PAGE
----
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MORINGA  (Moringa oleifera)

 

Also known as: drumstick tree, horseradish tree, ben oil tree, or benzoil tree.

 

Moringa oleifera

 

Moringa is a tree native to parts of Africa and Asia and the name is derived from murungai/muringa, the Tamil/Malayalam word for drumstick. Currently, most Moringa comes from India, but it is also found in Thailand, the Philippines, Africa and Taiwan. The taste resembles horseradish and led to its nickname of the horseradish tree. Many underdeveloped countries rely on the Moringa to help with their malnutrition problems and some humanitarian aid organisations use it to help keep people’s nutrition levels up and prevent starvation.

The nutrients in drumstick leaves are equivalent to seven times the vitamin C in oranges, three times the potassium in bananas, two times the protein in milk, four times the vitamin A in carrots and more iron than in spinach.

The leaves which are rich in vitamins A, C and the B complex, can be cooked like spinach or they can be dried and used in soups or other recipes. The pods can be eaten like nuts and the roots can be diced up and used as a sauce similar to horseradish.

Unusual for plants, moringa is rich in protein containing the eight essential amino acids. It also contains thirty-six of the known anti-inflammatory compounds. It is known to treat anxiety, depression, diabetes, skin disorders and sleep disorders. It can also provide a huge boost in energy and can even help provide a quicker recovery after a workout. It also protects the stomach lining and can treat ulcers, improves digestion and the immune system, improves the mood and lowers blood pressure.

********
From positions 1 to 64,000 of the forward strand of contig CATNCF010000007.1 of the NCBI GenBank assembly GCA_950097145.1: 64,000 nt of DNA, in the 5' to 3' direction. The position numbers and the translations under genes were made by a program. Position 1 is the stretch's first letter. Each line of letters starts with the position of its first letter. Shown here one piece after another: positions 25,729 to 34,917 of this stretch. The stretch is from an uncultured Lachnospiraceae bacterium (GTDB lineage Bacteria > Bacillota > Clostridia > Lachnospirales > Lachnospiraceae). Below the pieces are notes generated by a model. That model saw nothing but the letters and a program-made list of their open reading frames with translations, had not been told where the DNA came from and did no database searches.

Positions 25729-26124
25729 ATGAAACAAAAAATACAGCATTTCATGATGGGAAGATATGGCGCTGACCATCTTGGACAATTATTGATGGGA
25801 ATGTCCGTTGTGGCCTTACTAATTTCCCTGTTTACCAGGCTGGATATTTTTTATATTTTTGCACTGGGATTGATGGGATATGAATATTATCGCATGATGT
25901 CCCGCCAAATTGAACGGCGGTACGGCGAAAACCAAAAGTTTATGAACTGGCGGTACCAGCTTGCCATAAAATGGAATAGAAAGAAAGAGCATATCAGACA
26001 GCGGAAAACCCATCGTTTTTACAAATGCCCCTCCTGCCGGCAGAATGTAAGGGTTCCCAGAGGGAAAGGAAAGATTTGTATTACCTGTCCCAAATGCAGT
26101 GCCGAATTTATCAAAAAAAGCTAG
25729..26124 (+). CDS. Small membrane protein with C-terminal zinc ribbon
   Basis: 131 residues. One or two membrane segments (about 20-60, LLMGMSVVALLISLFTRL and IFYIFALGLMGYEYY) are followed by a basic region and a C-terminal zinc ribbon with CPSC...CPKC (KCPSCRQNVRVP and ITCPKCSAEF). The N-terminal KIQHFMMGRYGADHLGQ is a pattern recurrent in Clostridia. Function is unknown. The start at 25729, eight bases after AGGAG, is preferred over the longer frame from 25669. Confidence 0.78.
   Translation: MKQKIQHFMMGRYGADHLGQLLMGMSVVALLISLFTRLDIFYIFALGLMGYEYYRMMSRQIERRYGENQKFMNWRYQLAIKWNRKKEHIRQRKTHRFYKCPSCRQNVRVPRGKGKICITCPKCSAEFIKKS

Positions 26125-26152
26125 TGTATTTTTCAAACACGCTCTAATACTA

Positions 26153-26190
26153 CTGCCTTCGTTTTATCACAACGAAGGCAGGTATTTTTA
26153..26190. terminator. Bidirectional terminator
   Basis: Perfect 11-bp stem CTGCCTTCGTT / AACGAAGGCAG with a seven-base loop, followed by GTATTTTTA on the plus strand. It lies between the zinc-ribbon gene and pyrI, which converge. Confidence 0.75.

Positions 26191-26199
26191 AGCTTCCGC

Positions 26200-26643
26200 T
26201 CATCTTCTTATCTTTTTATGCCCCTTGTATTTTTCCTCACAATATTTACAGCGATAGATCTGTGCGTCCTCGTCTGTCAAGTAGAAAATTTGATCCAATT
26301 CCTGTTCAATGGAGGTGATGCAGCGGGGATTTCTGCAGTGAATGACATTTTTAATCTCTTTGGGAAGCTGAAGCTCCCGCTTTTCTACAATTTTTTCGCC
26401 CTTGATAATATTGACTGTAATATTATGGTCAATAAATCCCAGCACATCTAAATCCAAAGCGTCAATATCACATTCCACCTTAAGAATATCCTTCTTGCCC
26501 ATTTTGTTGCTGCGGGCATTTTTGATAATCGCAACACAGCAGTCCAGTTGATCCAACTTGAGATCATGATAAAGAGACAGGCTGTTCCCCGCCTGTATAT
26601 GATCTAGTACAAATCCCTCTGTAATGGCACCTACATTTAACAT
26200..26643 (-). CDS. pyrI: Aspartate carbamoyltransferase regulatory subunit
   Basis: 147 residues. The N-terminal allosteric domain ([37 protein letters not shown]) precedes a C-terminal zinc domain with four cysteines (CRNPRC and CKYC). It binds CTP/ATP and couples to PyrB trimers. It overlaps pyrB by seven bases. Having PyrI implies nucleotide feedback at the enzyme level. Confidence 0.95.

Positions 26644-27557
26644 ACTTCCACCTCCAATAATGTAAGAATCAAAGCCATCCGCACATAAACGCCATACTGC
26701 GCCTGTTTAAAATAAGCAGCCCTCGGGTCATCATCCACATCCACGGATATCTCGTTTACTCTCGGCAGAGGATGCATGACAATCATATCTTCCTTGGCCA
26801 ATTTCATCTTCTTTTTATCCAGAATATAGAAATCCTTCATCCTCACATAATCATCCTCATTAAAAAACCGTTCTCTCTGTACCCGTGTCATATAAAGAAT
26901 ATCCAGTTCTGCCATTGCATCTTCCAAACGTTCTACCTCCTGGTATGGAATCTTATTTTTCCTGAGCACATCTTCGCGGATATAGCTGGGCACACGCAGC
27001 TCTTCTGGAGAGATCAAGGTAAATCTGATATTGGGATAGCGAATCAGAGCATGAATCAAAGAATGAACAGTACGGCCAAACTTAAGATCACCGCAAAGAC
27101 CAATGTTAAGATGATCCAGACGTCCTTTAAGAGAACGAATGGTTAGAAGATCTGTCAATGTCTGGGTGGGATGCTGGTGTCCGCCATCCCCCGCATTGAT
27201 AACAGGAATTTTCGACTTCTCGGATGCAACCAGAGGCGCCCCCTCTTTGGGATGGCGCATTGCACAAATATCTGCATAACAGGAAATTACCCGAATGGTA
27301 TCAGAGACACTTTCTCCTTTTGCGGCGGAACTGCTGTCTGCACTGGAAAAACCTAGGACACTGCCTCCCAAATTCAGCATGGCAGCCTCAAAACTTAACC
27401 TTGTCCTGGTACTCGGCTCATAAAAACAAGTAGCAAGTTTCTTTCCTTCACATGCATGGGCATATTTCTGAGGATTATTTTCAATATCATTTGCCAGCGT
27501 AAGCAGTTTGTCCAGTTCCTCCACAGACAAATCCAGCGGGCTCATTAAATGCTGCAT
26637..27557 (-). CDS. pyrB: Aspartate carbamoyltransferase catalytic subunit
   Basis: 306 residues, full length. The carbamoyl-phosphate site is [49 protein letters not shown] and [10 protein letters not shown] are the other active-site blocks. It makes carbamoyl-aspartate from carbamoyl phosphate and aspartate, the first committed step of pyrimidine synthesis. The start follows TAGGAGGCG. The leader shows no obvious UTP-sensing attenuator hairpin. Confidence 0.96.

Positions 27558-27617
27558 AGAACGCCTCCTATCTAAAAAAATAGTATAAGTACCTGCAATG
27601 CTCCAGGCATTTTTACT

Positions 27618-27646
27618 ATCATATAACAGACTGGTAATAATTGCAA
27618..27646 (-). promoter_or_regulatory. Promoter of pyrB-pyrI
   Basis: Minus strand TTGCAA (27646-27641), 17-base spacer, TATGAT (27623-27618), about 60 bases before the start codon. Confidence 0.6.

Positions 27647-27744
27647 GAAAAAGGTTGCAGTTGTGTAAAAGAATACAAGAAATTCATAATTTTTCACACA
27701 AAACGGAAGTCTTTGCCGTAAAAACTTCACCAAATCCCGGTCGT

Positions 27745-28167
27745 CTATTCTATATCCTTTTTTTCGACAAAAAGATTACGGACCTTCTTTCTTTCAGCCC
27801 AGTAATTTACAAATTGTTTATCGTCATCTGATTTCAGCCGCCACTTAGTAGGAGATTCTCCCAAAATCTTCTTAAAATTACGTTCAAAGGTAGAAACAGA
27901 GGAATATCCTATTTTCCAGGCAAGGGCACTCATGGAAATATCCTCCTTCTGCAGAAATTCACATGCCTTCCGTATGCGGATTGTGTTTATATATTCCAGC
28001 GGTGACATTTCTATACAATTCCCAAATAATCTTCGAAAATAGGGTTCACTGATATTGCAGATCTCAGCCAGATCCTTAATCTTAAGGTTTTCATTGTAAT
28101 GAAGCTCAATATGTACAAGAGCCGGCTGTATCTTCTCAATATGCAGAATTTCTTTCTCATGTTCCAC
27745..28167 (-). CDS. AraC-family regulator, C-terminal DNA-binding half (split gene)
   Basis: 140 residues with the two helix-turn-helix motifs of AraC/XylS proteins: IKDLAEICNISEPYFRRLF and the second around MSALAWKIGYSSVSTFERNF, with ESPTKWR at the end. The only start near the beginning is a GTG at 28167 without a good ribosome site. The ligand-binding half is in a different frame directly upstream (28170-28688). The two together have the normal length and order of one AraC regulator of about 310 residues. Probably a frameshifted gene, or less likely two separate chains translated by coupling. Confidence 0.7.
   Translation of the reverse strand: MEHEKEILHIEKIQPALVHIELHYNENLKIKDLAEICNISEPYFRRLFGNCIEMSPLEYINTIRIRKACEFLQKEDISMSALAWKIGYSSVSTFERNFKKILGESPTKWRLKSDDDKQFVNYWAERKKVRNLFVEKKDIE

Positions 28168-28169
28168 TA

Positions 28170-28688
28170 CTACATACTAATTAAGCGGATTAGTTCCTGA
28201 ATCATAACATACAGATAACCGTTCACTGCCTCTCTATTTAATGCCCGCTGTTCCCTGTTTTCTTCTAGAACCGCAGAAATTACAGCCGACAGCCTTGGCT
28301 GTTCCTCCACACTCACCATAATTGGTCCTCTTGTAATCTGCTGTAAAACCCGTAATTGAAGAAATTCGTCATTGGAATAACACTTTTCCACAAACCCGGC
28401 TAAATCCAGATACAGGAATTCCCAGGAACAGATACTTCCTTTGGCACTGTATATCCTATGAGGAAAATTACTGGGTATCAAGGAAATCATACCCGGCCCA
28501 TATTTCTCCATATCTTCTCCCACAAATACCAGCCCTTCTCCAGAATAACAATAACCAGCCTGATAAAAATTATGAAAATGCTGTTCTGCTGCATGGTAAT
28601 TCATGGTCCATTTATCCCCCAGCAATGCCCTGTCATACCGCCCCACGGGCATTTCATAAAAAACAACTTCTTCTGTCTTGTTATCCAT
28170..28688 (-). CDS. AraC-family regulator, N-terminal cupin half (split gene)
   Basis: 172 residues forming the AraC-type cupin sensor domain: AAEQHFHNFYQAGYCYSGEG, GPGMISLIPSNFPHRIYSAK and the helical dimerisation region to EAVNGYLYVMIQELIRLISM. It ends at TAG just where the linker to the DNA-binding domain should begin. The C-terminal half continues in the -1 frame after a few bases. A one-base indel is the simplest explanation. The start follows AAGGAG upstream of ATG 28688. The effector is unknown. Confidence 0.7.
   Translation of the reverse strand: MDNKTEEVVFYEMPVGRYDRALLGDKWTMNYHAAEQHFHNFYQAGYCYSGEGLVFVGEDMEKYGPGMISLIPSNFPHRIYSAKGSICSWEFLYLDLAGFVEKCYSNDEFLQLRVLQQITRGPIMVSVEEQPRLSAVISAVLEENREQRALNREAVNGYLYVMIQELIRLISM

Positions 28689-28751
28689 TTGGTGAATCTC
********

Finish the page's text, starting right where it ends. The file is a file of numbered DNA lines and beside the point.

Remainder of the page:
Because of the high calcium, iron and vitamin content, moringa leaves can be used as a wonderful tonic for infants, growing children and young adults, to promote strong and healthy bones and for purifying the bloodstream. To prepare the tonic, drumstick leaves should be ground with water, filtered and mixed with milk.

Moringa leaf juice is very beneficial for pregnant women as it can help them with an easier delivery and reduce post-delivery complications. In India, drumstick leaves are boiled in water and salt, the water is drained and the leaves are served with ghee (clarified butter) to lactating mothers to increase breast milk. Six tablespoons of leaf powder will provide nearly all of a woman's daily iron and calcium needs during  breastfeeding. Moringa leaves, flowers, and seeds are also useful in treating sexual problems.

NOTE: Pregnant women should be aware of moringa’s ability to induce miscarriage.

A soup prepared by boiling a handful of leaves in 177 ml of water for five minutes and cooled is served to those with respiratory problems. A little sea salt, black pepper and lime juice can be added to this soup.

A teaspoonful of fresh moringa leaf juice mixed with black strap molasses and a glass of tender coconut water taken two to three times a day is a good remedy for digestive disorders. Drumstick leaf juice is also effective in treating urinary disorders, such as excessive urination.

The leaves are an excellent source of protein that can rarely be found in any other herb or green leafy vegetable. Altogether 100 grams of fresh raw leaves provide 9.8 grams of protein or about 17.5% of the recommended daily amount. Dry, powdered leaves are a very concentrated source of many quality amino acids.